The Green London Way is a walking route of 110 miles length around London split into 18 sections. It follows much of the route of the 78 mile long Capital Ring but has some new sections. The Green London Way is largely the work of one man, Bob Gilbert, who is a supporter for the protection of urban open spaces and public access. His book, The Green London Way, outlines each section with detailed description of the historic and wildlife aspects of each section and is being used as I walk the route.
Continuing my wander along the Green London Way on what looked like a fine day weatherwise. This leg, although it starts and ends at the same points as the Capital Ring, is very different.
After a non eventful trip to Waterloo I caught the Bakerloo line to South Kenton where I had stopped last week. I had forgotten how long this trip takes and with the service to Harrow and Wealdstone now just four trains an hour it was gone 11am when I alighted. The first part of the walk followed that of Capital Ring section 10, first through Preston Park and a bit of urban sprawl of Preston itself before turning into woodland running parallel to the tube line. Then into open parkland heading for Barn Hill.
Another bit of woodland and a steep climb to reach the summit of Barn Hill and the big lake there. At the trig point I left the Capital Ring and headed downhill.
More woodland including this magnificant line of lombardy poplars then after crossing the intrusive busy Fryent Way to reach large areas of open meadows with rich wild flowers and views of the suburbs of London in Fryent Country Park.
A little more woodland and a lovely oak tree then another climb, briefly rejoining the Capital Ring for a few yards, up to the summit of Gotsford Hill, the fourth hill on these two legs of the walk and with magnificant views of Harrow in the distance.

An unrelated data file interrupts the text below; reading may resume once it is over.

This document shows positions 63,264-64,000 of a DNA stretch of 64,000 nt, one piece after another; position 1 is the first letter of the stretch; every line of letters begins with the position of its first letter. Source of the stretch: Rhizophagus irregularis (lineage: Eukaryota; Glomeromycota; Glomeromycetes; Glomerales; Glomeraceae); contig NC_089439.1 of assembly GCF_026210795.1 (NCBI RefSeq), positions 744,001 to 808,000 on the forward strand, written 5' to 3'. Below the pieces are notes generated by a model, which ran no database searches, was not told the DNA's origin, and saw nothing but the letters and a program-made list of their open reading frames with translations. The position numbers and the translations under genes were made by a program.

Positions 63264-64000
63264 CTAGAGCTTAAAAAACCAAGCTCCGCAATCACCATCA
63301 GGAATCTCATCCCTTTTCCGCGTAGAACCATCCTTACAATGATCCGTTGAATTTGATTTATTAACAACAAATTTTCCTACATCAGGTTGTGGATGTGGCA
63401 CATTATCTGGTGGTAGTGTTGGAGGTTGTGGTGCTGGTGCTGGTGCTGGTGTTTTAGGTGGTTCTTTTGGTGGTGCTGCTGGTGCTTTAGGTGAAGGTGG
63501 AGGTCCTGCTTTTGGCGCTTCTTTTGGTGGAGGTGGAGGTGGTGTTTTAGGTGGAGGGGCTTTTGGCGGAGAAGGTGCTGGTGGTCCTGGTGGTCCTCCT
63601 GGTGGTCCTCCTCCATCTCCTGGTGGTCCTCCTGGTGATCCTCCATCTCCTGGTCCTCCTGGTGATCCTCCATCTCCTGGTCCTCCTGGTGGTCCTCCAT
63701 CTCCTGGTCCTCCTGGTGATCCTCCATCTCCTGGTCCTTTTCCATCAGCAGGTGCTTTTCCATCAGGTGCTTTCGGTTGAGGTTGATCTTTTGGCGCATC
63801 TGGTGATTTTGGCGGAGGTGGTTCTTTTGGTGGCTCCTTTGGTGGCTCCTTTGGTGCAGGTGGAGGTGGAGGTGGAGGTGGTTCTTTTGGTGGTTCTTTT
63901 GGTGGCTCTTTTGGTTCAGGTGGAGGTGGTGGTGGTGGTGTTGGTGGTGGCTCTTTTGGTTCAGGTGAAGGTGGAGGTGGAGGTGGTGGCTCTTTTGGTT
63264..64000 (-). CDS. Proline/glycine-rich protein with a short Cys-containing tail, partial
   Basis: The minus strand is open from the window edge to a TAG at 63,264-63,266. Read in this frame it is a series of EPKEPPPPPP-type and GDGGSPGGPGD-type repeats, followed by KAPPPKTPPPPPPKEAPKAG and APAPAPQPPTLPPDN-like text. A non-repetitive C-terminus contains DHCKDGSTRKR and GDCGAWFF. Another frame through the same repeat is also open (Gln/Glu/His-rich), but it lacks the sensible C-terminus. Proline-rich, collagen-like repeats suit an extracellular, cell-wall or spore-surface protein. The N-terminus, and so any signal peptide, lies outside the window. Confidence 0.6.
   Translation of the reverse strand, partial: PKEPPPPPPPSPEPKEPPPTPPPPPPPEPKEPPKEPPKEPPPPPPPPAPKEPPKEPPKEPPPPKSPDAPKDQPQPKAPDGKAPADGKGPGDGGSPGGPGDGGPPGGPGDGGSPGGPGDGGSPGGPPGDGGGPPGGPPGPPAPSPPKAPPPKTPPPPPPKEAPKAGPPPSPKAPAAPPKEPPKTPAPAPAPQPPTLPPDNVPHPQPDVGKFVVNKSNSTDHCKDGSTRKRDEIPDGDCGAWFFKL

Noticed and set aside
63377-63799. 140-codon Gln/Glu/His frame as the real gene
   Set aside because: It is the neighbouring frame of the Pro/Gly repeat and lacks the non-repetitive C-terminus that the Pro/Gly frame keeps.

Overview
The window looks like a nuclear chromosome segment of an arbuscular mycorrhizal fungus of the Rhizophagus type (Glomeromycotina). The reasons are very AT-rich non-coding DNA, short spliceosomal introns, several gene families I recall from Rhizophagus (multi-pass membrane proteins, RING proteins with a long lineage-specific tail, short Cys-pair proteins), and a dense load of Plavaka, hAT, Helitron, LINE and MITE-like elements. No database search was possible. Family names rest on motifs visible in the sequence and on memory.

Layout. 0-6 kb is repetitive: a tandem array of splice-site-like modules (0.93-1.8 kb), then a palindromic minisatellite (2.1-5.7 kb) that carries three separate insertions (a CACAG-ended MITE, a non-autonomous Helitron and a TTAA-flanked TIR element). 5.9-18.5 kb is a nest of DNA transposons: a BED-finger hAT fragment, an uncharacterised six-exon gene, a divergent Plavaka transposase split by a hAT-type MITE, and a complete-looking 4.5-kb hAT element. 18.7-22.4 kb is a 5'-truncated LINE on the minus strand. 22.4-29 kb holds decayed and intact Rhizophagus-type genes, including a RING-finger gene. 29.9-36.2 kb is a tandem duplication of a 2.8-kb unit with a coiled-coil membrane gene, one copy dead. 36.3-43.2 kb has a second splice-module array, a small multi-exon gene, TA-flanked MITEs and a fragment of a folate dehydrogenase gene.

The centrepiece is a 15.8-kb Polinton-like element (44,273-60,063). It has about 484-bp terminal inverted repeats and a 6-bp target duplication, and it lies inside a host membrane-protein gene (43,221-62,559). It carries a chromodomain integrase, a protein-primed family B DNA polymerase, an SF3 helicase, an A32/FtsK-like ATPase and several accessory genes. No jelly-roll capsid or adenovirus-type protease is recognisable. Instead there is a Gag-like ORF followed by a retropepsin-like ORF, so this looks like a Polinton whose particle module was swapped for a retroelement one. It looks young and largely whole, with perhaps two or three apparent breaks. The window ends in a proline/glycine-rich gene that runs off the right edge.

A short stretch of suburbia follows passing through West Hendon before reaching open space again with more impressive oak trees.
Now a somewhat muddy path running parallel to and eventually reaching Brent Reservoir, otherwise known as Welsh Harp. Some bird spotters in the hides along here.
This is new. When I did the Capital Ring in 2018 the reservoir was crossed on the busy Cool Oak Lane with a special button for pedestrians to stop the traffic over the adjacent narrow bridge. Pedestrians now have a magnificant new bridge all to themselves and it seems well used. Although the Green London Way follows the Brent Reservoir a short way further on and then takes you past Brent Cross Shopping Centre I decided to forego that pleasure and took the equally urban Capital Ring route up to the centre of Hendon and a pub for lunch which was conveniently near Hendon Central tube station. Crossing the M1 dispersed all peace and quiet. After a nice lunch I took the tube back to Waterloo and home after another nice walk.